First, as a fan of the show, I’m totally shocked – and even a bit scandalized – at the booting of Shauna from the competition. I think it is clear that the judges are committed, for whatever reason, to keeping a good number of ballroom dancers on the show. Not my judgment, but, hey, that’s how it goes.
Now, on to more interesting things…not unrelated.
For me, the signature moment of this week’s show was the dressing-down of Danny. Or whatever we want to call it. The message was straightforward: you’re not expressive enough. Danny’s technique – they recognized and applauded – is amazing and first-rate. But his personality as a dancer hides behind the spectacular technique; he’s so good that we forget that dance is a way of saying the Self.
I get that. They’re right, actually, that Danny’s self has yet to fully come to expression. He’s an amazing technician, yet he’s not the most engaging dancer of the group. He should be. But he isn’t.
There is something very instructive about this “controversy” from the week’s show. Two things are especially interesting to me:
On the one hand, it almost functions (unintentionally, I think) as a response to one dance critic’s comment on the show in the New York Times. (Thanks for the reference, Beckyloo!) The critic is predictably cranky and snobbish (“high” culture reviews television? Predictable result: tv = bad), identifying one particular dance aesthetic as the measure of dance aesthetics as such. (Note: by “aesthetic,” I here mean those standards of expression according to which we judge something good, true, and beautiful.) That floats as pop criticism (NYT is a newspaper, not an academic journal), but, as theory, it is just so weak. That big aesthetic question is another post, yes, but it is worth noting that part of So You Think You Can Dance?’s innovation as a show is its mash-up of dance aesthetics. In some ways, So You Can Think…? does for dance what hip-hop sampling did for hooks: break it up, reassemble to make something new. Sure, the result is a lack of clarity in terms of performance principles, but that’s the point. Once you leave one, sole form of dance, you lose the aesthetic anchor. For the better, I think, but it is clearly confusing to some critics. Alas.
On another hand, the judges’ critique of Danny says a lot about why ballroom dancers have stayed around so long. The ballroom folks get a real pass on the “dance for your life” segment; we’re pretty convinced, thanks judges!, that they struggle to do solo work, given the central role of “partnering” in ballroom styles. Ballroom is about technique and choreography, sure, but after that is mastered, it is as much about exuberant personality as anything else. (Let’s leave the strange fashion aside for now.) And so the critique of Danny tells us a lot about why ballroom people stick around. If the judges want personality, then ballroom is all about just that personality. The energy, the charisma, etc. Danny’s form has a different relation to expression. It is first about technique – which the write-up in the New York Times obsesses over – and only after about the personal. Even then, the personal sits on the fringes of performance (and therein lies the difference from ballroom).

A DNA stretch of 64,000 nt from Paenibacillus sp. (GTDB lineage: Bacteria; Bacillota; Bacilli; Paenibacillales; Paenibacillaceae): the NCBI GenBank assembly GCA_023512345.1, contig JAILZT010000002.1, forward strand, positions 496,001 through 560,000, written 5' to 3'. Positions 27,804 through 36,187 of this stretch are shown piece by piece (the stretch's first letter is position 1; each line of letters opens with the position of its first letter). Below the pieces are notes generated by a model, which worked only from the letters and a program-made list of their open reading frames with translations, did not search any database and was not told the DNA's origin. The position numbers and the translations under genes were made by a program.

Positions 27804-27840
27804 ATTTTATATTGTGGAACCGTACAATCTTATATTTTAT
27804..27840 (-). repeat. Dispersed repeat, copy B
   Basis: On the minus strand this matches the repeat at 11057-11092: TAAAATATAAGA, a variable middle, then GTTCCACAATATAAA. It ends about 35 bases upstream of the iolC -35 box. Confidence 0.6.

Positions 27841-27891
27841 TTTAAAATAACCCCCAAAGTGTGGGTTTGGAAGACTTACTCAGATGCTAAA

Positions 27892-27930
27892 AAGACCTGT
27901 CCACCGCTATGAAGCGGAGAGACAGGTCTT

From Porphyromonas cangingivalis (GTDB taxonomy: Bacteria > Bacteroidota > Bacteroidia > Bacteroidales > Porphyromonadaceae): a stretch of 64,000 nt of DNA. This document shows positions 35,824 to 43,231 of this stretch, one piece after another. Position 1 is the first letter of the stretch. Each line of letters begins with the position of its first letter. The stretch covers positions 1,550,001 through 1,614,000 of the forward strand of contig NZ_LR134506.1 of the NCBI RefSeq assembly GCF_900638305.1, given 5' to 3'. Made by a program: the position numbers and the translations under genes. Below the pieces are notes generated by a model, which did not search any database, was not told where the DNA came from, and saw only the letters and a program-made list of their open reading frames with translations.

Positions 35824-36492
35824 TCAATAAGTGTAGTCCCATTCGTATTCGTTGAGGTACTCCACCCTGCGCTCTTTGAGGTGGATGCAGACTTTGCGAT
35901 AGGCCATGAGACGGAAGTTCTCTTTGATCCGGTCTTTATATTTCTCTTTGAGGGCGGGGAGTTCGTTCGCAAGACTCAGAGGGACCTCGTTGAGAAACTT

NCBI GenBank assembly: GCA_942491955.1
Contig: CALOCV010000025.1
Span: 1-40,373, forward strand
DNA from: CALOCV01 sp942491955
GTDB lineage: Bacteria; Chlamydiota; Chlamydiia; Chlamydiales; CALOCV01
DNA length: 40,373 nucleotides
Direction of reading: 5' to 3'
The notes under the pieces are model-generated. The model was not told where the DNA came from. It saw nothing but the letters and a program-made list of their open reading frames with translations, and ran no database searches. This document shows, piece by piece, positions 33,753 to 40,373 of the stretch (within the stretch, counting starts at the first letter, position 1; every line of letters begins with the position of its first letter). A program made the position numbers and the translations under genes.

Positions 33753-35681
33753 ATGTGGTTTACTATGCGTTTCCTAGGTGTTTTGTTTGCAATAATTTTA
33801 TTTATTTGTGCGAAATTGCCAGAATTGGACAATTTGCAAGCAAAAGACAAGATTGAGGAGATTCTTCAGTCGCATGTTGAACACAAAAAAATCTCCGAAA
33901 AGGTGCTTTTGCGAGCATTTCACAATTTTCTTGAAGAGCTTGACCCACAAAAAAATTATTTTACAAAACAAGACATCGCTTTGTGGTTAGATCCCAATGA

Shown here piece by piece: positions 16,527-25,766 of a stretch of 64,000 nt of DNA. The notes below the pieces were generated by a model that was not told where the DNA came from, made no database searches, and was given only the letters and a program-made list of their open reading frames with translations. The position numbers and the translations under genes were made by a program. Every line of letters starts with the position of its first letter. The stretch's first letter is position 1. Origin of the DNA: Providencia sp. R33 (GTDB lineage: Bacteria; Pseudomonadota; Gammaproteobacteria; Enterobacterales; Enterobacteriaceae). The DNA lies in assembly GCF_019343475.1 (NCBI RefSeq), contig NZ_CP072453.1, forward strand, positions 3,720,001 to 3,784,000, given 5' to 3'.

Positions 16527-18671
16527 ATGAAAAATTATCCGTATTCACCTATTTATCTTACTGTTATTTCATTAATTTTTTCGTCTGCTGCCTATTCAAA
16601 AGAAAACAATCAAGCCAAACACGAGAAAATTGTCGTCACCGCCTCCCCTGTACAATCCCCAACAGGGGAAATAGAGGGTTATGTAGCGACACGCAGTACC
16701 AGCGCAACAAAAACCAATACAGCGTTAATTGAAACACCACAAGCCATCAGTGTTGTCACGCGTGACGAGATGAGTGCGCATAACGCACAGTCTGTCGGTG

I wonder a lot about this demand from Danny. What do they expect? Ballroom telegraphs its personality outlet with nostalgic stories of romance and pep. Personally, that’s why I find ballroom tiresome after awhile. The feelings are so pre-arranged, really. I don’t think Danny’s home-style of dance is so telegraphed, and we might just learn a lot about Danny that is difficult to digest in a mass culture format. His personality, insofar as we have glimpsed it, is not arrogant, but it is obviously complex. His life story is pretty trying, even just to read on the So You Think…? website. We might learn about Danny through dance and find that he’s not the “super-psyched!” character of last year’s winner Benji or his sister on this year’s show. We might find something more complex, melancholic, or even just someone in that peculiar place of transition.
What I’m saying, hypothetically to the judges, is this: do you know what you are asking of him? And is it really what you think makes for America’s “favorite” dancer, rather than America’s “best” dancer? To be the best dancer, Danny needs to bring that Self to his form and every form asked of him. Would that make him the favorite dancer? My guess is that it depends on what part of his Self he chooses to bring into that form.
We shall see.
For now, I will miss Shauna. She was spectacular, athletic, and really expressive of her Self. You could feel her ecstasy and struggle in her jumps and landings.
Again, this makes me ask: are we sure the judges want that “Self” in expression? Shauna makes me wonder, you know, if maybe the judges actually just want ballroom feeling with lyrical technique. Does Danny have a ballroom aspect of the Self?
We shall see.